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    The Hector Fellow Academy initiates innovative research projects on latest scientific problems.

Symposium 2017

Medicine 4.0 - Organic electronics in modern medicine

"Science has arrived where Star Trek has stopped"

Public event highlights potentials and fields of application of organic electronics in medicine.

On July 6, 2017 the third symposium of the Hector Fellow Academy took place in Dresden. The public event on "Medicine 4.0 - Organic Electronics in Modern Medicine" was organized in cooperation with the Dresden University of Technology and attracted numerous visitors to the Deutsches Hygiene-Museum Dresden on Thursday evening.

Nearly 200 participants, among them invited guests from politics, science and industry, as well as affected people, doctors and interested citizens, were able to gain insight into the potential and application fields of organic electronics in medicine.

Prof. Dr. Eberhart Zrenner, Hector Fellow and senior professor for ophthalmology at the Werner Reichardt Center for Integrative Neurosciences in Tübingen guided through the evening filled with exciting lectures and lively discussions. The event was opened with the welcome of the Rector of the TU Dresden, Prof. Dr. Hans Müller-Steinhagen, as well as the Secretary of State Uwe Gaul, who delivered the speech of the Saxon State Minister for Science and Art, Dr. Eva-Maria Stange.

To the videos of the welcome and greetings.

Prof. Dr. Karl Leo, Hector Fellow and Head of the Dresden Integrated Center for Applied Physics and Photonic Materials (IAPP) at TU Dresden, gave interesting insights into the field of organic electronics and showed the great potential of this technology for various fields of application. The technologies developed in Dresden are already found today in mobile phone displays. In addition, his group is currently investigating new, flexible organic solar cells. In the medical field, organic electronics opens up great opportunities for the development of innovative implants, such as the novel retina implant, in which Karl Leo is currently researching in an interdisciplinary project with Eberhart Zrenner, funded by the HFA.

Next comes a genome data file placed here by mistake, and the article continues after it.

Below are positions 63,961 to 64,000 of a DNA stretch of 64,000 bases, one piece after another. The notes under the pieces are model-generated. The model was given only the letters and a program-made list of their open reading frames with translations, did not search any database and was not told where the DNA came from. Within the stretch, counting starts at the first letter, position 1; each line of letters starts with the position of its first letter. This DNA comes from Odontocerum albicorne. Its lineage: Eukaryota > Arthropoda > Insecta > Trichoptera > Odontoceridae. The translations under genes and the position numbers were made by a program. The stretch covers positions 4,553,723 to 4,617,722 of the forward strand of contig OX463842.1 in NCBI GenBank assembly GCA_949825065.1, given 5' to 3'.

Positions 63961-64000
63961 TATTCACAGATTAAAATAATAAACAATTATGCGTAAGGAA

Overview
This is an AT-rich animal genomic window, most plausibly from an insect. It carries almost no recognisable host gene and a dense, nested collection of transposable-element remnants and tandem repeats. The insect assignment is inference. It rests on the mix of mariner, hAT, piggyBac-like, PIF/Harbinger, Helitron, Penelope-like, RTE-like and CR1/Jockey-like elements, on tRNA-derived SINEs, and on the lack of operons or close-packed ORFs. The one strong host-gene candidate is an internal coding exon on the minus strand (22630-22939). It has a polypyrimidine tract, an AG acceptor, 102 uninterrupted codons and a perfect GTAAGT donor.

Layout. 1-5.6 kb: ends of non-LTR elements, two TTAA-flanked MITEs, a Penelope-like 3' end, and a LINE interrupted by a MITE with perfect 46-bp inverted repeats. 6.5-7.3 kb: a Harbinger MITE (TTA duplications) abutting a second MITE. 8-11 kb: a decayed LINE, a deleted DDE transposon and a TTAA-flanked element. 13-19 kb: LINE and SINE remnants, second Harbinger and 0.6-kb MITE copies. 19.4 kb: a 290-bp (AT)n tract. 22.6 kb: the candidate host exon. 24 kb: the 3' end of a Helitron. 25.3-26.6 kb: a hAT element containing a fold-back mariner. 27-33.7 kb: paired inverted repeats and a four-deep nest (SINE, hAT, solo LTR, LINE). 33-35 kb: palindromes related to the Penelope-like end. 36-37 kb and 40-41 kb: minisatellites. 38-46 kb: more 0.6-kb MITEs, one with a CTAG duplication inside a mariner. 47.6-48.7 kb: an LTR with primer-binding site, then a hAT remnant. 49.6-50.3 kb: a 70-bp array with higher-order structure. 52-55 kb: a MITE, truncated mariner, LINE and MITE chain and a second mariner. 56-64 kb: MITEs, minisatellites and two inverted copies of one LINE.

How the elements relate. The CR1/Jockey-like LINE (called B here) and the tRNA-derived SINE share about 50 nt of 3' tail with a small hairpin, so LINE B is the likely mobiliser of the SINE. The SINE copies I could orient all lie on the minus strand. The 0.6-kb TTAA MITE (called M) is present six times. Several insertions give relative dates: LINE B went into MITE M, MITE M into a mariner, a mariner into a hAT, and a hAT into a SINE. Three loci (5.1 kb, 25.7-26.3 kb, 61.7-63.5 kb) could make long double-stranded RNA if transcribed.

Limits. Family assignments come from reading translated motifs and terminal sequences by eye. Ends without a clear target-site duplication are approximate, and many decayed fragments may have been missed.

In the following lecture, Prof. Dr. George Malliaras, Head of the Bioelectronics Division (BEL) at the École des Mines de Saint-Étienne in France, explained the use of organic electronics to interface with the brain. The development of novel technologies for the interfacing with the brain promises a better understanding of brain functions and thus a great advance in the diagnosis and treatment of numerous pathologies such as Parkinson's disease or epilepsy. Thus, for example, George Malliaras has already successfully worked to make the measurements of brain activities non- or minimally invasive, while at the same time ensuring the highest accuracy in the localization of the affected neurons.

Prof. Dr. Thomas Stieglitz, Professor of Biomedical Microtechnology at the Albert-Ludwigs-University of Freiburg, subsequently demonstrated the great potential of polymer-based interfaces to the nervous system. In his speech, he presented fields of application such as intelligent implants and "feeling" prostheses. In addition, he explained the function of novel methods for lowering blood pressure, which instead of using drugs work with targeted electrical stimulations of the pressure sensors in the blood vessels. Thomas Stieglitz, however, also made it clear that the development of these promising new technologies simultaneously requires a discourse on ethical and societal consequences and is associated with some challenges.

In the final discussion there was an exciting exchange with the audience, in which the previously presented topics were further deepened and additional perspectives were illuminated. The numerous and very diverse questions of the audience emphasized  the relevance of the subject area and the great potential but also unresolved issues in the use of organic electronics in medicine.

In order to foster the dialogue between science and society, the Hector Fellow Academy annually organizes a symposium, which deals with the central questions of our time and bridges the gap between current research topics and societal challenges. The next symposium of the Hector Fellow Academy will take place on July 19, 2018 in cooperation with the LMU Munich and the Max Planck Institute for Quantum Optics on the topic "Quantum Science & Technology".

Photos: Oliver Killig